Nashville producer/instrumentalist/songwriter Jon Tiven has been involved in the music business since the late '60s, when he began writing articles for such publications as Rolling Stone, Fusion and Melody Maker. His list of accomplishments in multiple areas is impressive, ranging from writing more than 400 songs to producing acclaimed releases from artists as diverse as Wilson Pickett, Steve Cropper, P.J. Sloan and Frank Black. Tiven is also quite outspoken about the changing direction of the music industry.
The Scene recently caught up with him on the occasion of his latest project, soul legend Steve Cropper's salute to the pioneering R&B group The "5" Royales, Dedicated, which comes out Aug. 9.
What was your first session as a producer?
I did Alex Chilton's solo album The Singer Not the Song in Memphis in 1975. I'd worked for a while at the New York office of Chess Records and discovered that being on the inside of a record label wasn't really how I wanted to spend my life. I had known Andrew Loog Oldham (noted Rolling Stones' producer among many other things) since 1970. He took me under his wing. He really showed me the ropes in terms of taking a track, building and getting new life into it. I played on a couple of recordings he produced as well. But the Chilton LP was my first session as a producer.
How did you become proficient on so many different instruments?
I began as an alto saxophonist when I was 15. That was really what I loved, until I had an accident playing baseball. After getting 15 stitches, I couldn't get my embrochure back. So I then turned to guitar and keyboards. But I recently started playing tenor sax, and am really enjoying it. I've been playing with musicians like Chuck Mead and Webb Wilder, and now enjoy playing the tenor as much as I once did the alto. I think I really wanted at one point to be a jazz musician and wail on the sax, so it's brought back an aspect of music I really enjoy.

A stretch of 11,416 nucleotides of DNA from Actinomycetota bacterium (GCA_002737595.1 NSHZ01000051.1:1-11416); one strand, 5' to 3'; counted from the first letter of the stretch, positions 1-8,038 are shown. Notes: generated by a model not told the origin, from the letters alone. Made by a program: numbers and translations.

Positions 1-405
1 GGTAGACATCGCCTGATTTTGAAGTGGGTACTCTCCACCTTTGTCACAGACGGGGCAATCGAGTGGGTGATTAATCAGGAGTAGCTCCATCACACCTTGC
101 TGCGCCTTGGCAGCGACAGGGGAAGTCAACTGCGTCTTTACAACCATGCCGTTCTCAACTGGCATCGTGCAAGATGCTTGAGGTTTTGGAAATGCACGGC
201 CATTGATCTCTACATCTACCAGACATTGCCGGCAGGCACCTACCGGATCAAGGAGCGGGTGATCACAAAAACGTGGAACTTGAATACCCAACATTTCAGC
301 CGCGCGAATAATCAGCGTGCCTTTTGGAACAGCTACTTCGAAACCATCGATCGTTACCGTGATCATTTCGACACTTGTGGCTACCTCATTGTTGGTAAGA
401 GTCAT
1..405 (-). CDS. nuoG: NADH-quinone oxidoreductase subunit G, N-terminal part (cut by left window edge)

At one point you were a bandleader and session musician. What made you decide to switch gears and concentrate on producing and songwriting?
Ultimately I felt I could make more of a contribution in terms of stretching the envelope as a producer. The Yankees and the Jon Tiven Group were bands I enjoyed, but I wasn't happy being manipulated in terms of what you have to do to get your songs played and your music distributed. I also wasn't that keen on being an American version of Mick Jagger, which is the portrait most of the record labels and executives envisioned. I was more interested in being something like the next Otis Redding or Bob Dylan, but that wasn't going to happen as a vocalist/bandleader.
You have a long and happy marriage that is also a professional partnership.
(Bassist) Sally and I were married in 1979. It has been musically enriching as well as personally fulfilling. We've done a lot of great work with many people, and she's someone I greatly admire and love. Once we had our daughter (Lucy, now 20) Sally had to back off some of the live gigs, but we don't see Lucy as much now since she's attending college in Ohio.
What are some of the sessions you've enjoyed the most?
Wilson Pickett became a great friend and it was a fantastic experience working with him. Frank Black, P.F. Sloan, Howard Tate, Garnett Mims. Don Covay was a true mentor and friend. He gave me a lot of wonderful advice in terms of the business. Andrew Loog Oldham is a great inspiration. He's not only produced a tremendous body of work, but is someone I really enjoy being around. Ellis Hooks is another person I've really come to enjoy being around and think is a great musician. He's going to be playing at the New York release party for Steve Cropper's new CD. The relationship with Steve is one of the most rewarding I've had with anyone at any point since I began playing and working regularly. He is an incredible player and person, and someone with a lot of innovative ideas.
What do you consider the biggest change in the business over your career?